Pupils across the country could face delays in receiving their exam results this summer, a union has claimed, as staff at England’s largest exam board are balloted to strike over a pay dispute.
Unison and Unite unions are rejecting a three per cent pay increase, plus a £500 payment, for staff at AQA – claiming the charity is “failing its staff and pupils by holding down pay”.
Workers now have just days to accept the offer, or could face a “fire and rehire” scenario, Unison claims. New data this week showed inflation at 9.1 per cent, a 40-year high.
Unison said more than 160 AQA staff are now being balloted to strike at the height of the exam marking period this summer.
Lizanne Devonport, Unison north-west regional organiser, said AQA is “letting down not just its staff but pupils too, by holding down pay.
“No one wants to cause disruption to students and teachers in the first summer back in exam halls since the pandemic, but the employees feel like they’ve been left with no choice.”
‘Disruption threats are nonsense’
But AQA said “threats of disruption are nonsense” and “designed to needlessly frighten students and teachers”. The board has plans in place to ensure industrial action wouldn’t impact results day, a spokesperson said.
Many of the 160 staff are not involved in setting and marking exam papers, they added.
The threat of disruption follows two education unions – with a joint membership of over 750,000 – vowing to consult on strike action in autumn unless the government gives teachers inflation-busting pay rises.
Education secretary Nadhim Zahawi said a strike would be “unforgivable and unfair”.
AQA said its pay offer comes on top of additional incremental increases for staff not at the top of their pay grade, meaning the average rise is 5.6 per cent – their biggest pay increase for two decades.
But AQA staff say they have had below inflation pay rises of between one and two per cent in recent years.
Staff were told those who do not opt into the changes, which also include a new pay framework, by June will face consultation meetings in July.
AQA told staff this month there could then be “two extremes” – allowing staff to remain on the current pay framework with a 1.67 per cent rise, or “dismiss and re-engage”.
The unions claim this is a “fire and rehire” process. AQA said it has not made any decisions about what to do with staff who choose not to opt into the new framework.
‘Staff in tears’
The two-week ballot for strike action closes next week. If staff vote ‘yes’, strike action would take place this summer.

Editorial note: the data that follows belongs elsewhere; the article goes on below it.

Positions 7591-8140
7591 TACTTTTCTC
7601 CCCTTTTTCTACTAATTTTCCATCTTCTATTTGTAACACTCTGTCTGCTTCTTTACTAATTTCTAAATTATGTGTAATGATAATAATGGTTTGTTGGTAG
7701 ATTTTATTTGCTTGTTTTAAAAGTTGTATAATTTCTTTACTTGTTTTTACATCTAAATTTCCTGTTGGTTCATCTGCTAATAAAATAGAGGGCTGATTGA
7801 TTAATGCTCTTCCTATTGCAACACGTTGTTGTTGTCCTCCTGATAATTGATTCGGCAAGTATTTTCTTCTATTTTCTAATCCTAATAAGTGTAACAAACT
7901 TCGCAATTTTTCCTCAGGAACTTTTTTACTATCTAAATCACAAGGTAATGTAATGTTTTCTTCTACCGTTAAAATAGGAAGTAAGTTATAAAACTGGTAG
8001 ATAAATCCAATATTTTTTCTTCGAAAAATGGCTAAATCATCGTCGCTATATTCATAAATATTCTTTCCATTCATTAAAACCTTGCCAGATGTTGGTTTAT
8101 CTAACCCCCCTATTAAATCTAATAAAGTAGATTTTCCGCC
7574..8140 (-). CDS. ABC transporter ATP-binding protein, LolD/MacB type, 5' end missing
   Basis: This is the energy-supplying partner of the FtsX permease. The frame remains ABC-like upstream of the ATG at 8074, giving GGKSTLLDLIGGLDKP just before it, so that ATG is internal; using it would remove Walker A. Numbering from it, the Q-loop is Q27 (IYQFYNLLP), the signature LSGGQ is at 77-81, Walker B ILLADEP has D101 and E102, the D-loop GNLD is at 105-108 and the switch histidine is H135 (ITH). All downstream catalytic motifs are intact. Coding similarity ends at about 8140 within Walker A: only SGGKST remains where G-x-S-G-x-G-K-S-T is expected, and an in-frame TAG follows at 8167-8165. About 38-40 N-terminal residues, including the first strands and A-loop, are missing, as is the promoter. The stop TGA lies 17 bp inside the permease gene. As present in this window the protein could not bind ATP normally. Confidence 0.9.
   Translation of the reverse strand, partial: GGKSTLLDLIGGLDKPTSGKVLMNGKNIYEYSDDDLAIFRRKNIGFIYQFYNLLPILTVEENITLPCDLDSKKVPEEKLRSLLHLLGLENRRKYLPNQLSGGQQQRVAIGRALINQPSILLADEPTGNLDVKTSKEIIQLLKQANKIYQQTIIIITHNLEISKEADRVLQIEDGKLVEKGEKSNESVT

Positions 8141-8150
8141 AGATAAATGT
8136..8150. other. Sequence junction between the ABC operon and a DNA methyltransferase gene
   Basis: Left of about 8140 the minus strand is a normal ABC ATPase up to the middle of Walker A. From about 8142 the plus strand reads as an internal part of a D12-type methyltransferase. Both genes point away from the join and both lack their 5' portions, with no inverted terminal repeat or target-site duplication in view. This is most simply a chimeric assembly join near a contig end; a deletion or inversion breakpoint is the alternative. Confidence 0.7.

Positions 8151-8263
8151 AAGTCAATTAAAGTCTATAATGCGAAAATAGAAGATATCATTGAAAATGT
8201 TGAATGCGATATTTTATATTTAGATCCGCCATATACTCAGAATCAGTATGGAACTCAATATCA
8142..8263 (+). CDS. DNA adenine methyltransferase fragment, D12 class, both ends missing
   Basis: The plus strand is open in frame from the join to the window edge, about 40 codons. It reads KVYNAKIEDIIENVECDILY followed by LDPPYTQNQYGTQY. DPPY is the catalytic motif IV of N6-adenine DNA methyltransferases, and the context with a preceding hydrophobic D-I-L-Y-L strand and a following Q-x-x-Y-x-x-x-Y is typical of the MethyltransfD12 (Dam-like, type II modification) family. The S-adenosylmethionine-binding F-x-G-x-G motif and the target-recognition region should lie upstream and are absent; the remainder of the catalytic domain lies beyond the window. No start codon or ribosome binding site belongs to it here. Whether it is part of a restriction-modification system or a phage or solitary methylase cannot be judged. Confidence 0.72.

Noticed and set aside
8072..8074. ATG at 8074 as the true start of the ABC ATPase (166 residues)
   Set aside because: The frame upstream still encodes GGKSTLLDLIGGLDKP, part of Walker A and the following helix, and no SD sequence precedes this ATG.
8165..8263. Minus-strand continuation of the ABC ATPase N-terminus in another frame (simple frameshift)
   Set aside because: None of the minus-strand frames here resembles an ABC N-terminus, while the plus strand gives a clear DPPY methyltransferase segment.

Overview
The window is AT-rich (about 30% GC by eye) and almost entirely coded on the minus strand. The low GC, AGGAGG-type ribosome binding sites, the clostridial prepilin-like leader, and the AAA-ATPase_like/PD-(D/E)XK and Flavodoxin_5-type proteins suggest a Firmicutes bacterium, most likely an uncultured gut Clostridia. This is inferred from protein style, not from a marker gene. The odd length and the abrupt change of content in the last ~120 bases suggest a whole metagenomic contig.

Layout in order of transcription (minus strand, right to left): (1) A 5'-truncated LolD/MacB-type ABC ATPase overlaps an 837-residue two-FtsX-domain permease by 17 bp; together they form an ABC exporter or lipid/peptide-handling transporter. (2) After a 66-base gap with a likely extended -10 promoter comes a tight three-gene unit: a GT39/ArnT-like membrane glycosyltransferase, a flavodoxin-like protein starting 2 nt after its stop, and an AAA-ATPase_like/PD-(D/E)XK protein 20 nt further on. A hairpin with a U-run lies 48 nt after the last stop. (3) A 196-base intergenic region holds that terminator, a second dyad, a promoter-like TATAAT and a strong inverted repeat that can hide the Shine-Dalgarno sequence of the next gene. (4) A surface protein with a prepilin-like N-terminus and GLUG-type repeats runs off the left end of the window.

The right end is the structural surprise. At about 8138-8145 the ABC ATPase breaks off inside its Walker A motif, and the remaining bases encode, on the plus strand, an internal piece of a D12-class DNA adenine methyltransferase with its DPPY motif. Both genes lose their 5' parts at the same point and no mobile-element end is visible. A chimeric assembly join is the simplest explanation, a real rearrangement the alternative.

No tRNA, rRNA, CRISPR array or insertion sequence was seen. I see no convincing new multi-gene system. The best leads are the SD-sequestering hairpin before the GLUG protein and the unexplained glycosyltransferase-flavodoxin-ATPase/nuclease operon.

Unite is also considering an industrial action ballot. The union would not say how many AQA staff were members.
One AQA worker, who wished to remain anonymous, told Schools Week staff are “in tears” about what to do, as they feel “very let down” with “no option but to accept”.
Another said: “Many of us have done our jobs for a long time and are dedicated to public service. Exam board employees work miracles silently in the background to ensure that results are issued on time year after year. But we’ve reached the point where enough is enough.”
Another accused the board of being “content to watch its loyal, long-serving employees fall further and further behind on pay to the point where some of us are struggling to survive”.
Devonport called on AQA to “come back to the negotiating table, make a serious offer and stop threatening its dedicated staff”.
The charity saw its income drop by 28.9 per cent in the last financial year. Its net income before investment gains and losses was £2.9 million, down from £20 million in 2020. It equated to an operating margin of two per cent, a “considerable reduction” on the previous year.
While AQA’s charity funds decreased overall by £7.5 million, they still hold £112 million.
“Rather than using its cash reserves to help employees cope with the spiralling cost of living, it has provoked an unprecedented strike ballot,” Devonport added.
An AQA spokesperson said the pay rise was “affordable and higher than many organisations – so it’s disappointing we haven’t been able to reach an agreement with the unions, who don’t speak for the vast majority of our staff.
They have “already made exceptional concessions” and “after already exhausting the dispute resolution process, arbitration would only delay things further”.
The exam board, which has 1,200 staff, provides 62 per cent of GCSE and 45 per cent of A-levels.